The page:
$574, 000 for “Mark ups” related to professional services to carry out the repairs.
- $1, 500, 000 in attorney's fees; - $430, 458 in prejudgment interest; and
- $29, 909.74 in administrative costs relating to the arbitration.

(Id. at 9-12). The County secured a judgment to enforce the arbitration award. (Docket Entry No. 47-11, Ex. B-2).

         S&P's subcontractors were parties to the arbitration until S&P entered into settlement agreements with those subcontractors. (Docket Entry No. 47-10, Ex. B-1 at 2-3). The total value of those settlements was $4, 492, 500. (Docket Entry No. 87 at 10; Docket Entry No. 47 at 7).

         S&P also sought coverage from its insurers. U.S. Fire refused to issue coverage. In a letter to the interested parties, U.S. Fire outlined its positions that: (1) the Fungi and Bacteria Exclusion barred coverage for a large portion of all three phases of the award, which, it claimed, flowed primarily from mold damage; and (2) the assessments above the approximately $6 million in actual damages-including for attorney's fees, prejudgment interest, arbitration expenses, and the like-were “supplemental payments” under the policy terms of the primary layer of insurance, and did not count against the primary policy limits. (Docket Entry No. 87-1, Ex. A-8 at 31-38). Therefore, U.S. Fire argued, the value of claims potentially covered under its policy was significantly lower than the combined value of the $4.5 million in subcontractor settlements and $1.5 million of the primary layer. (Id. at 38-39). U.S. Fire also argued that the arbitrators had found that there were multiple “occurrences” within the meanings of the primary policies, and so the primary layer of insurance was not exhausted even if the full property damage award was covered. (Id. at 39-41).

         S&P satisfied the arbitration-award judgment with a combination of: the $4, 492, 500 in subcontractor settlements, approximately $2 million from AGLIC, approximately $1.1 million from Amerisure, and approximately $440, 000 from S&P itself. (Docket Entry No. 87 at 10, Docket Entry No. 47 at 7).

         AGLIC paid subject to a reservation of rights that emphasized that it was involuntarily paying amounts greater than its per-occurrence limit in order to protect S&P's interests. AGLIC left open its asserted right to recoup the overpayment. (Docket Entry No. 47-4, Ex. A-2) (AGLIC reservation-of-rights letter).

         Although Amerisure characterized its payment as a “loan” to S&P, it made the loan on the condition that it would not seek repayment from S&P. Instead, it could only seek payment from insurance companies that insured S&P but had not paid anything toward the judgment-which appears to mean only U.S. Fire. (Docket Entry No. 76-15, Ex. E-19) (loan agreement).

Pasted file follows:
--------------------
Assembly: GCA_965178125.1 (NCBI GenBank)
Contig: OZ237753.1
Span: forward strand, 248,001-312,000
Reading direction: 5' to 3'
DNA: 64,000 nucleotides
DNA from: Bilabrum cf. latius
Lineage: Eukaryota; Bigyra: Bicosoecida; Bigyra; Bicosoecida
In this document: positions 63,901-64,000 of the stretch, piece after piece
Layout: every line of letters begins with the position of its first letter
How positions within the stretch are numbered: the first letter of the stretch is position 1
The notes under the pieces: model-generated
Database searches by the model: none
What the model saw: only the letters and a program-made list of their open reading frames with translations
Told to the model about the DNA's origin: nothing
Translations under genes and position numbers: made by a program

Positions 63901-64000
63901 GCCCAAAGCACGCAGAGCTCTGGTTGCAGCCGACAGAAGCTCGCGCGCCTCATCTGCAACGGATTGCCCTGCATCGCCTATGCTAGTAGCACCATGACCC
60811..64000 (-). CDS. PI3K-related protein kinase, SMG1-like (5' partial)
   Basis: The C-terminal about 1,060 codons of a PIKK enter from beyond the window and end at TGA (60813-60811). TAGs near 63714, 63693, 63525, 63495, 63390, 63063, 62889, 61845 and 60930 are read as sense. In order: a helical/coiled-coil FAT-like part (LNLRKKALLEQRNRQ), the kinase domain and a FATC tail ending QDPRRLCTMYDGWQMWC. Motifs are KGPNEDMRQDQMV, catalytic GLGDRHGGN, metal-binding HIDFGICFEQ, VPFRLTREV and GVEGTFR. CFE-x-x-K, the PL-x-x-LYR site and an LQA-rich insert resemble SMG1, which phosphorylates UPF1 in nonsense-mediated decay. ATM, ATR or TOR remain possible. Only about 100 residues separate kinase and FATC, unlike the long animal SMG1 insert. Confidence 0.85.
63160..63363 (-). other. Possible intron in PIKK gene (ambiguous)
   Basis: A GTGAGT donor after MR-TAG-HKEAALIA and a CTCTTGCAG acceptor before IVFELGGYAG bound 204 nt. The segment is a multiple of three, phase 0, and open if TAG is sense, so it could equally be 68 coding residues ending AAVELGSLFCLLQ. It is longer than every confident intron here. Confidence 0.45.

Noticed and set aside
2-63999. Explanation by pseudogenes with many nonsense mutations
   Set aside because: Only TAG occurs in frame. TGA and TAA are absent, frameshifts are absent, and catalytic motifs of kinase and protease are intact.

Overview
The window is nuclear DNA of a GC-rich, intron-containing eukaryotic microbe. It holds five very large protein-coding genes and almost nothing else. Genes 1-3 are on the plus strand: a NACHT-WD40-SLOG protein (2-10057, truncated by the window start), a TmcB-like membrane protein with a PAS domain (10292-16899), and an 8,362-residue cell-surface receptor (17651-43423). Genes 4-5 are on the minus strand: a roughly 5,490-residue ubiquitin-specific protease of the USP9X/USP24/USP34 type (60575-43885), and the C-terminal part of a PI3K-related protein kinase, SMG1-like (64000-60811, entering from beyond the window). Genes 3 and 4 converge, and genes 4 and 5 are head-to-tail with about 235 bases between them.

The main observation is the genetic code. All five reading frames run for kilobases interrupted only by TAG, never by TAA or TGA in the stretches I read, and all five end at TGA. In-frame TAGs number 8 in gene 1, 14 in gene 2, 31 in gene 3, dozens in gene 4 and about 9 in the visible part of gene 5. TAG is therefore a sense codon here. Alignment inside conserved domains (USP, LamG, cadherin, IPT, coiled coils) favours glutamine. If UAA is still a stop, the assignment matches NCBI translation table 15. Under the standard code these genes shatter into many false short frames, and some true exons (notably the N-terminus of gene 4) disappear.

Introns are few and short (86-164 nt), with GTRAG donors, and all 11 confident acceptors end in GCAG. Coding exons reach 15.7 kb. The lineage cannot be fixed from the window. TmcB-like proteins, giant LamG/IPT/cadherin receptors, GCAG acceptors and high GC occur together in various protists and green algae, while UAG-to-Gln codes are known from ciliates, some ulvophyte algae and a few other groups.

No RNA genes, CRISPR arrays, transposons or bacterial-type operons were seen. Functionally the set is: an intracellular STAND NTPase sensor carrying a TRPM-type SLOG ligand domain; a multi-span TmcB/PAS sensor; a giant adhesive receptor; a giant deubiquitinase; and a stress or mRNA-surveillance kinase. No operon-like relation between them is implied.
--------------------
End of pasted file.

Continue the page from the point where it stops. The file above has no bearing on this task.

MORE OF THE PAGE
This action was administratively closed pending the outcome of the arbitration. (Docket Entry No. 14). After the award was paid, it was reopened. (Docket Entry No. 19). AGLIC and S&P filed an amended complaint seeking reimbursement or contribution from U.S. Fire for their payments. (Docket Entry No. 22). The allegations include: (1) a request for declaratory judgment that the arbitration award concerned only one “occurrence” and therefore AGLIC owed $1, 000, 000 and U.S. Fire owed the rest; (2) a breach of contract claim based on U.S. Fire's failure to pay under its excess policy; and (3) a bad-faith claim under § 541 of the Texas Insurance Code. AGLIC alternatively alleges that it is entitled to reimbursement from Amerisure for part of the amount that it paid for the judgment. AGLIC asks only for a ruling that reallocation is possible, not for a specific amount. AGLIC concedes that the specific amount of damage properly allocated to each policy period is a disputed fact question.

         Amerisure filed a complaint in intervention. (Docket Entry No. 31). The Amerisure complaint alleges that its policy was not triggered at all, because S&P selected the AGLIC and U.S. Fire policies for 2006 to 2007 to provide coverage and those amounts together cover the final award. Amerisure also alleges that the damage to the courthouse was a “known loss” excluded from policy coverage because S&P knew about the problems with the courthouse when Amerisure issued the policy. Amerisure argues that it is entitled to contractual and equitable ...